What jobs/careers involve this kind of research and investigation? I’m not particularly interested in law enforcement. I know a lot of what I wrote is basically a description of what a journalist does, but I’ve read a lot about the ‘death’ of traditional journalism, and how difficult it is for people with actual degrees in journalism to get jobs. In terms of education, I dropped out of college my senior year so I did not complete my bachelor’s in English, so it limits my ability to get jobs that are strict about having a degree. Any other ideas for jobs I might have overlooked? I’m not looking just for suggested job titles like “researcher” or “reporter,” but details about how someone with my background would be able to actually develop the skills and experience to do the suggested kind of work.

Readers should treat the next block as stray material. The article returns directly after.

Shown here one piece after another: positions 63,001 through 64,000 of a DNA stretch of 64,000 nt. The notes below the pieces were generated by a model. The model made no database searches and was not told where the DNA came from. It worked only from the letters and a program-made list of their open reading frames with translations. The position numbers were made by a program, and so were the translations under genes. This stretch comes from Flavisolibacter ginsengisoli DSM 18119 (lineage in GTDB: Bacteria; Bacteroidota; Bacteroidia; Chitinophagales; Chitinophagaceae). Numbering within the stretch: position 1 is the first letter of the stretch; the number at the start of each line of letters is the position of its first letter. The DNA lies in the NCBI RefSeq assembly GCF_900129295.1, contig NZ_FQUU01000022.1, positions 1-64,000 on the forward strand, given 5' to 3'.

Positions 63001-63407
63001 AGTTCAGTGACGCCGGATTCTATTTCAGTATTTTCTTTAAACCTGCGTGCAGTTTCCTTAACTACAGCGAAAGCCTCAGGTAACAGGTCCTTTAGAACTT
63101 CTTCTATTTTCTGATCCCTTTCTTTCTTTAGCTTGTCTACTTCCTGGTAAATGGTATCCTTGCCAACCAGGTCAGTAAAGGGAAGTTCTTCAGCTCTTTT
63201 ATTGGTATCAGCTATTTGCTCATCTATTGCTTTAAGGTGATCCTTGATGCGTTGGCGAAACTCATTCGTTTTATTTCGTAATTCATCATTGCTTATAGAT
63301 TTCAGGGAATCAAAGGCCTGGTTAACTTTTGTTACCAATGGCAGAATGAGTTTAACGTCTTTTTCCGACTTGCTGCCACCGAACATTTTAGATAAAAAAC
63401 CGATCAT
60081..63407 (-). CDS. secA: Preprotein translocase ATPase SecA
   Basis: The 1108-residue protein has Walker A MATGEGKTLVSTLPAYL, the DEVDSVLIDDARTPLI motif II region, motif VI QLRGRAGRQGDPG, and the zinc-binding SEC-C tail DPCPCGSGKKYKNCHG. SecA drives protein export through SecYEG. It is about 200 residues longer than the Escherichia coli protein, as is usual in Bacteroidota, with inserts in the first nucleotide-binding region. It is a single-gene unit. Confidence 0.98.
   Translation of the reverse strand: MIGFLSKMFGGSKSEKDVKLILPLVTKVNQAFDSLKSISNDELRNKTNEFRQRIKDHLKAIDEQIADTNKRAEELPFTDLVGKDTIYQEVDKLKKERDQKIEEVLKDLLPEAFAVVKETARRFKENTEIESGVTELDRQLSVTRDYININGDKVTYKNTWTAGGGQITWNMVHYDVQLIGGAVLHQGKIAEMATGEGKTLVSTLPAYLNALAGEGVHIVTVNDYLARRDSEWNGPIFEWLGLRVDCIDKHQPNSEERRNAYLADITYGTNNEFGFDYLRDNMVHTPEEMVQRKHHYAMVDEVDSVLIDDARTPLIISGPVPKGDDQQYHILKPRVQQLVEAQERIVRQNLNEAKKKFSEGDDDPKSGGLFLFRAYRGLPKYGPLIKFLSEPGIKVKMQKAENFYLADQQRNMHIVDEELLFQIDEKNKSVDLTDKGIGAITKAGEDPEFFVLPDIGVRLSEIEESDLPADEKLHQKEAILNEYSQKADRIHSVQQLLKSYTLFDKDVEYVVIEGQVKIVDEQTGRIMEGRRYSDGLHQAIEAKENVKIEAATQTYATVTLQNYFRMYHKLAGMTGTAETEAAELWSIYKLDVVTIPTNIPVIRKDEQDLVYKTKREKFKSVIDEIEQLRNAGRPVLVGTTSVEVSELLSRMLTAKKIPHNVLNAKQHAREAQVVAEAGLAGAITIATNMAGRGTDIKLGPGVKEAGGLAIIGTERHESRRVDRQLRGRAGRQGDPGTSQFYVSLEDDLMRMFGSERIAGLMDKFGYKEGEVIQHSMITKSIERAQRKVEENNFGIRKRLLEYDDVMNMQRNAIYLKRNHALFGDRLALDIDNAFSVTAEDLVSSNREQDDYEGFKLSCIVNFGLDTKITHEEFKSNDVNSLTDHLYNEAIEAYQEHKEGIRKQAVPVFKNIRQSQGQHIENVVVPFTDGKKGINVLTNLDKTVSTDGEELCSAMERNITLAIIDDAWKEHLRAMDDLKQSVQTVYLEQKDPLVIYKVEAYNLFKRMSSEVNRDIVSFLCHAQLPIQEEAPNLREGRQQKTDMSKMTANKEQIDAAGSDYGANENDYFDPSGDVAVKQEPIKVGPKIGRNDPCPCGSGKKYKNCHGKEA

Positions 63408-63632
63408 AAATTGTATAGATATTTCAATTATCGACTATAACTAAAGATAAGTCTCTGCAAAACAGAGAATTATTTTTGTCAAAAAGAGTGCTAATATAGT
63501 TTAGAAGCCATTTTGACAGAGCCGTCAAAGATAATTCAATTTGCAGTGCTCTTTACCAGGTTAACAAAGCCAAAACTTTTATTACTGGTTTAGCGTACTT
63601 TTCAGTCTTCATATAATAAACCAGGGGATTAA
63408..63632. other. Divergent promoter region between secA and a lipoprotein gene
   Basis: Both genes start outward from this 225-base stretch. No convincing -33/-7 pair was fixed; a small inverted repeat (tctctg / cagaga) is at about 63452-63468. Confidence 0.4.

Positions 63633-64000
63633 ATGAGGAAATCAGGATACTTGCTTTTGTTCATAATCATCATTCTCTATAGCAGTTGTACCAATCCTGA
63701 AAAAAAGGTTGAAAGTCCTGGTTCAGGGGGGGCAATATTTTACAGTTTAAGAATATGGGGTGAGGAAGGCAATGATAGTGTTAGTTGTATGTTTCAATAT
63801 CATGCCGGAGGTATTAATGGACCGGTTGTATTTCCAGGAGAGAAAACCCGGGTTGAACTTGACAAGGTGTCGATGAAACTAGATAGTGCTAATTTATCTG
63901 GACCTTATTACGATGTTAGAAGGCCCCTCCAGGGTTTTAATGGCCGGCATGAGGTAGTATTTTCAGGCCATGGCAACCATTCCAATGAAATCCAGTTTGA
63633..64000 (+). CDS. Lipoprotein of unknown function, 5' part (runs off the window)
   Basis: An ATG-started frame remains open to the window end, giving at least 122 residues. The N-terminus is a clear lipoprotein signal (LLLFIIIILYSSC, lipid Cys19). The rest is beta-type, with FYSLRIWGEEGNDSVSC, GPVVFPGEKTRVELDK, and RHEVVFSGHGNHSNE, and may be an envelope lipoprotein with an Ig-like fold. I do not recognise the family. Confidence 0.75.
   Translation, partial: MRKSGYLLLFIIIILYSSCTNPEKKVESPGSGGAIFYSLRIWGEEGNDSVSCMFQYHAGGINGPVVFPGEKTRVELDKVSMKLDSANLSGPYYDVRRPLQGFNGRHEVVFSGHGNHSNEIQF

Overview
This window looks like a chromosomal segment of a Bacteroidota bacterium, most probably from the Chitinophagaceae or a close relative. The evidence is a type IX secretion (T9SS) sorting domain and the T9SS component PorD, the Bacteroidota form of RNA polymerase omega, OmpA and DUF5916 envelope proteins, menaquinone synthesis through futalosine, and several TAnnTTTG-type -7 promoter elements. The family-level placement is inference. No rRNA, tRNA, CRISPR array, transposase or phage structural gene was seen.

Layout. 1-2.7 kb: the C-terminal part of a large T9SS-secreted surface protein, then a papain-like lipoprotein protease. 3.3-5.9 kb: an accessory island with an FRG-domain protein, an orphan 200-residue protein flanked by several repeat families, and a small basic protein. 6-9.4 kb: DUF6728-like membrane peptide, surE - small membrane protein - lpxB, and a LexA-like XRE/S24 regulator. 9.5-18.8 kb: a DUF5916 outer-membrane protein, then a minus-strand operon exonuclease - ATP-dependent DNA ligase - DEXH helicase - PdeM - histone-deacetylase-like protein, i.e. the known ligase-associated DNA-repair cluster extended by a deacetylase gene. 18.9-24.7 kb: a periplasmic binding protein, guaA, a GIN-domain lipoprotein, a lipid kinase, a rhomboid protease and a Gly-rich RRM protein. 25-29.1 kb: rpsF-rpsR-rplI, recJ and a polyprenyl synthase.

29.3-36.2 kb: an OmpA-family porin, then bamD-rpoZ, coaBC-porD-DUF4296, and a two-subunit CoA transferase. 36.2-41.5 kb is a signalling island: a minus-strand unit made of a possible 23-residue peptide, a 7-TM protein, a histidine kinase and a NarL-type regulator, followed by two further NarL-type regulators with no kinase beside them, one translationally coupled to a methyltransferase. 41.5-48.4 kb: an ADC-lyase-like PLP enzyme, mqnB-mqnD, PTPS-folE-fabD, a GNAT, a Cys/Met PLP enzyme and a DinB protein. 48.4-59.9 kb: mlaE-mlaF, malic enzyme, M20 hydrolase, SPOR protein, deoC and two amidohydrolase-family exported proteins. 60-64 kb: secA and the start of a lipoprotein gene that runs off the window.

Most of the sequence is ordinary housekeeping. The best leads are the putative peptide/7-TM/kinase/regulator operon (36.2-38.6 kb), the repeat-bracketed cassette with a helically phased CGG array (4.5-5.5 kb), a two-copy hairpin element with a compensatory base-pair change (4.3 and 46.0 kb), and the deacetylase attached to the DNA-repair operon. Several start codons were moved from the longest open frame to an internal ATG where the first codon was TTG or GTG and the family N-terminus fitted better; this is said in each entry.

I work full time but otherwise have a good deal of free time, so I’m pretty flexible in being able to do another type of work in my off time. Let me know if you need any more background information to give better answers. Also, just wanted to say this community is awesome and I’ve been really enjoying the discussions so far.

posted by averageamateur to Work & Money (9 answers total) 12 users marked this as a favorite
[...] robberies, fraud, white collar crimes, and other complex cases. [...] I’m not particularly interested in law enforcement.

Nevertheless, what you've described sounds a lot like forensic accounting.
posted by mhoye at 6:58 PM on March 11, 2013 [1 favorite]

I think mhoye is on to something. My dad is an accountant and from time to time gets to do forensic accounting. He's downright giddy when he talks about tracking down the "bad guys."